Sinn Fein’s ambition for further growth seems, however, to have become much more stunted over the last few years. Although the appointment of McArdle will do little harm amongst the hard liner republican base it is most unlikely to help gain votes from the middle class Catholics of the Malone Road. Equally McGlinchey’s appointment may resonate well in parts of Dungiven but is unlikely gain middle class Catholic votes from the Triangle. Even where Sinn Fein has promoted new talent such as Niall O’Donnghaile, although it may help, it is not entirely convincing. O’Donnghaile is a young new face but has little track record and it seems more an appointment about defending their gain in East Belfast than gaining a new voting demographic (though it will hardly hurt in that endeavour).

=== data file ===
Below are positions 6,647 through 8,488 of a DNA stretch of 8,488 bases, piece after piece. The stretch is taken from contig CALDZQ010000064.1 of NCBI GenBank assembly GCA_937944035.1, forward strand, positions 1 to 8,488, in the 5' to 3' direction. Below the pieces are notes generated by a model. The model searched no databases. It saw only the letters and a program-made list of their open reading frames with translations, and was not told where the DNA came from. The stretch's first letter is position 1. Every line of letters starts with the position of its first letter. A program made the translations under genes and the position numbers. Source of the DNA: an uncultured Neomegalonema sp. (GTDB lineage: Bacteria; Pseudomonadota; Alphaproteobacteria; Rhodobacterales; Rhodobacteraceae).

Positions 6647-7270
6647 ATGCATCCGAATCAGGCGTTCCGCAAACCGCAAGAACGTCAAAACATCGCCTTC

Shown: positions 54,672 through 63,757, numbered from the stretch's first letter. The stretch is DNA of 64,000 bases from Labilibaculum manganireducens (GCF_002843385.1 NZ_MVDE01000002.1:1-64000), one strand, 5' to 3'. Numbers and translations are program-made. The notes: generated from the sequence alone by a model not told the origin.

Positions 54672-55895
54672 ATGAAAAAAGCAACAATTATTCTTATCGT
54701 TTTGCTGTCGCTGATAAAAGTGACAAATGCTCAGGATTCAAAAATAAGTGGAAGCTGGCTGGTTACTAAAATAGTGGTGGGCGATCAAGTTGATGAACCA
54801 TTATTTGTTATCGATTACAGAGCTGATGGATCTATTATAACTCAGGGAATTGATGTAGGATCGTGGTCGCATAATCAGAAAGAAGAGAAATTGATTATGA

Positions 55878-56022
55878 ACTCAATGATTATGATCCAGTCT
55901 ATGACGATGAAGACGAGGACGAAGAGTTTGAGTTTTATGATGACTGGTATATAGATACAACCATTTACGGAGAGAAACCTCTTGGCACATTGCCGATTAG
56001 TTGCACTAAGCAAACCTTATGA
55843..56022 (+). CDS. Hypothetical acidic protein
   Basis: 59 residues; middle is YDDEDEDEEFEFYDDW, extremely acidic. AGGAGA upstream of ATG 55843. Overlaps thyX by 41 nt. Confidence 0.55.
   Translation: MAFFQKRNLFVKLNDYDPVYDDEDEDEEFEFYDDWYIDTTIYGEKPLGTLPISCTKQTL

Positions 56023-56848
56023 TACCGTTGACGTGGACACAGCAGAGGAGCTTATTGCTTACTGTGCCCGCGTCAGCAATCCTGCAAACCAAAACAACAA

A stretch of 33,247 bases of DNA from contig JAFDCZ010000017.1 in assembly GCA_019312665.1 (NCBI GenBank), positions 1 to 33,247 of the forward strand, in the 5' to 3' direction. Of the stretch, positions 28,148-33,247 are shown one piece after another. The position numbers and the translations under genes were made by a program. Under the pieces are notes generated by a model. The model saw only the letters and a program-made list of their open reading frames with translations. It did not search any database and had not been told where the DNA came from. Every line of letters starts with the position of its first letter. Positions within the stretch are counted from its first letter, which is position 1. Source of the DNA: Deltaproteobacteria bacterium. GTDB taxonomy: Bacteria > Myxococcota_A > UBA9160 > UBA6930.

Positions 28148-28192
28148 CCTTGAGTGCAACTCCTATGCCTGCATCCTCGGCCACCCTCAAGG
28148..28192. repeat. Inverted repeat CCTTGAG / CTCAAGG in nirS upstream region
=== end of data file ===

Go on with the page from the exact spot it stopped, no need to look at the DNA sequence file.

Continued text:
Although Sinn Fein has undoubtedly gained a significant amount of the middle class nationalist / republican vote they seem less willing to promote middle class soft republicans as political representatives. In contrast the DUP promote appropriate candidates for appropriate seats in an extremely well organised fashion. They are happy to use hard line conservative fundamentalists where that is necessary; mainstream middle class professionals; working class orangemen; soft, almost Alliance representatives elsewhere. Indeed the DUP very frequently use different profiles of candidate in the same constituency in order to maximise the common feeling voters will have for representatives and of course hence, maximise the vote both at whichever election they are fighting but also in the future.